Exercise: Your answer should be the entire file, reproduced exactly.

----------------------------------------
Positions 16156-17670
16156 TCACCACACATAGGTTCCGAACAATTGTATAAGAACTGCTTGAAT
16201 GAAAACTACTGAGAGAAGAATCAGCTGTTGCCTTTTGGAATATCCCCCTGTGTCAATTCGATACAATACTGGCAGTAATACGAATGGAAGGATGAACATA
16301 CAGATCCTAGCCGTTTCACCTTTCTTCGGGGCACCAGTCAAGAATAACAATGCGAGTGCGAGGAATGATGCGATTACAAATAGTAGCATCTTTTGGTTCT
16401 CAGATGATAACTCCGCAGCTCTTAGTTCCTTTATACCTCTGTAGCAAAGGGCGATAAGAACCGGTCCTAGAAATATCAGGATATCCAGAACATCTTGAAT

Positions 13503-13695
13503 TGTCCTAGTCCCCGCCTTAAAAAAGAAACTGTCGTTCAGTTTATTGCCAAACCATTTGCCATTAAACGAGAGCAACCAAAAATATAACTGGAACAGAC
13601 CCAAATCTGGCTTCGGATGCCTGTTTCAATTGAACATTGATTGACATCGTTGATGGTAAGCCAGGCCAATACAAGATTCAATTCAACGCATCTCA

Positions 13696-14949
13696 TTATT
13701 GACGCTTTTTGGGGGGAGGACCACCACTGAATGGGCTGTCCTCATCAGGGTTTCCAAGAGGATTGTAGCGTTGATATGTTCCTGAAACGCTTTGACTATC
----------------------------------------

Positions 16156-17670
16156 TCACCACACATAGGTTCCGAACAATTGTATAAGAACTGCTTGAAT
16201 GAAAACTACTGAGAGAAGAATCAGCTGTTGCCTTTTGGAATATCCCCCTGTGTCAATTCGATACAATACTGGCAGTAATACGAATGGAAGGATGAACATA
16301 CAGATCCTAGCCGTTTCACCTTTCTTCGGGGCACCAGTCAAGAATAACAATGCGAGTGCGAGGAATGATGCGATTACAAATAGTAGCATCTTTTGGTTCT
16401 CAGATGATAACTCCGCAGCTCTTAGTTCCTTTATACCTCTGTAGCAAAGGGCGATAAGAACCGGTCCTAGAAATATCAGGATATCCAGAACATCTTGAAT

Positions 13503-13695
13503 TGTCCTAGTCCCCGCCTTAAAAAAGAAACTGTCGTTCAGTTTATTGCCAAACCATTTGCCATTAAACGAGAGCAACCAAAAATATAACTGGAACAGAC
13601 CCAAATCTGGCTTCGGATGCCTGTTTCAATTGAACATTGATTGACATCGTTGATGGTAAGCCAGGCCAATACAAGATTCAATTCAACGCATCTCA

Positions 13696-14949
13696 TTATT
13701 GACGCTTTTTGGGGGGAGGACCACCACTGAATGGGCTGTCCTCATCAGGGTTTCCAAGAGGATTGTAGCGTTGATATGTTCCTGAAACGCTTTGACTATC